The survey is specifically designed to image the subsurface potential in the southern Rovuma basin and the western flanks of the Kerimbas Graben, west of the Davie Fracture Zone. (Courtesy Spectrum)
Spectrum, on behalf of the Institute of National Petroleum (INP), has started a 2D multi-client seismic survey offshore Mozambique. This new 2D seismic program of up to 19,000 km (11,806 mi) will be undertaken using a 10,000-m (32,808-ft) offset with continuous recording to enable extended recording lengths and high fold data. Gravity and magnetic data will be acquired in conjunction with seismic data to allow for independent verification of structure.
The survey is specifically designed to image the subsurface potential in the southern Rovuma basin and the western flanks of the Kerimbas Graben, west of the Davie Fracture Zone, providing a more detailed understanding of the prospectivity in this region. Potential targets, identified following recent studies in the area, include Cretaceous and Tertiary turbidites and buried canyon plays.
The survey will also image the syn-rift structures and Late Cretaceous pro-delta stacked turbidite sequences in the northeast Zambezi Depression. The data will be processed with PSTM, PSDM, and Broadband products with first deliveries in early 2Q 2018. This survey will be carried out in partnership with WesternGeco and is supported by industry funding. The survey is being acquired to complement existing 2013 seismic located in the Mozambique Channel area.
Graham Mayhew, executive vice president of the Africa Region, said: “This new multi-client survey will play a key role in refining our understanding of the hydrocarbon potential offshore Mozambique between the southern Rovuma basin and the northeast of the Zambezi Delta, and accelerate exploration in an area considered to be significantly more oil-prone.
“In addition, the data will also provide the basis for future license rounds as planned by INP.”
CGG to conduct more airborne surveys offshore Mexico
CGG Multi-Physics has completed acquisition, processing, and interpretation of a multi-client airborne gravity and magnetic survey of about 38,000 line km (23,612 mi) over the Perdido foldbelt. Data acquisition of area AOI 1 was completed in December 2016 using a Basler geophysical survey aircraft. This survey is the first of six areas to be acquired in a wider program totaling 200,000 line km (124,274 mi) across the Mexican Gulf of Mexico. Additional acquisition in the other areas is planned for 2018.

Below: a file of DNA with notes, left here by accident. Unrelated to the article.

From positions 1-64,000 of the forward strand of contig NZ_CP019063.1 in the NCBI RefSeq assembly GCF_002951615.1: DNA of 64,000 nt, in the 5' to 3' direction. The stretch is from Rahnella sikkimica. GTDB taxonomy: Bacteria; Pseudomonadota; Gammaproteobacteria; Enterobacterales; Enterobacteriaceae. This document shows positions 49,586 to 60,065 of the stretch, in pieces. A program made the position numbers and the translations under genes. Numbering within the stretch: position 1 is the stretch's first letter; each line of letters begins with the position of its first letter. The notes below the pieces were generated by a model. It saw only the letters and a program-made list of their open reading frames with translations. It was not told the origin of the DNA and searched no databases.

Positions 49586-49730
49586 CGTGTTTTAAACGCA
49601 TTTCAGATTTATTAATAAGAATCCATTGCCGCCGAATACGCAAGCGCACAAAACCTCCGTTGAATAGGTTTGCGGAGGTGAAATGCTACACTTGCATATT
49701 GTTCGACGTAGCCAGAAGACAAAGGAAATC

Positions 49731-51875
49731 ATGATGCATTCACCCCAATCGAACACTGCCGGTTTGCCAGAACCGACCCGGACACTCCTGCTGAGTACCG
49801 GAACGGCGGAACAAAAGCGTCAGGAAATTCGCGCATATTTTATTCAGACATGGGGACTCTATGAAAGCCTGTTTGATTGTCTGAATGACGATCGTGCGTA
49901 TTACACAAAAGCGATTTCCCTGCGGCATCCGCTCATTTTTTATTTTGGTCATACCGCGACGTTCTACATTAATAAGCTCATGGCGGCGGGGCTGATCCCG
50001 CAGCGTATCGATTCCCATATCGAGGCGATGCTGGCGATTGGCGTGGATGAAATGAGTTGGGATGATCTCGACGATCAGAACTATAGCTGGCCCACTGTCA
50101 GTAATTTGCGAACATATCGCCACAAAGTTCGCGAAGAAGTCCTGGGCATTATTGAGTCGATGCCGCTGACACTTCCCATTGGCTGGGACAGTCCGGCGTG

Location of AOI 1 and other areas proposed in CGG’s multi-client airborne GravMag program offshore Mexico. (Courtesy CGG)
The newly acquired Perdido foldbelt data, the company claims, has shown an interesting correlation of significant discoveries along the flanks of basement topography. The data and interpretation will help explorers map crystalline basement, which is not well imaged by seismic, to construct an improved Earth Model. The airborne survey also collected continuous data through the “transition zone” from the marine environment to onshore.
The comprehensive interpretation, combining this new data set with available geologic and geophysical data, was undertaken by CGG’s in-house interpretation team in Houston. A full geophysical interpretation report, which includes mapping of basement, sediment and any intrusives or salt which may be present, will provide important insights to exploration and de-risking of prospective areas by oil companies.
Greg Paleolog, senior vice president, Multi-Physics, CGG, said: “The results of this first survey in our wider airborne GravMag program offshore Mexico reinforce our belief that this extensive new program, when combined with our other seismic, geologic and satellite multi-client data in Mexico, will give the industry access to a unique geoscience library to support the future exploration and economic development of this high-potential area.”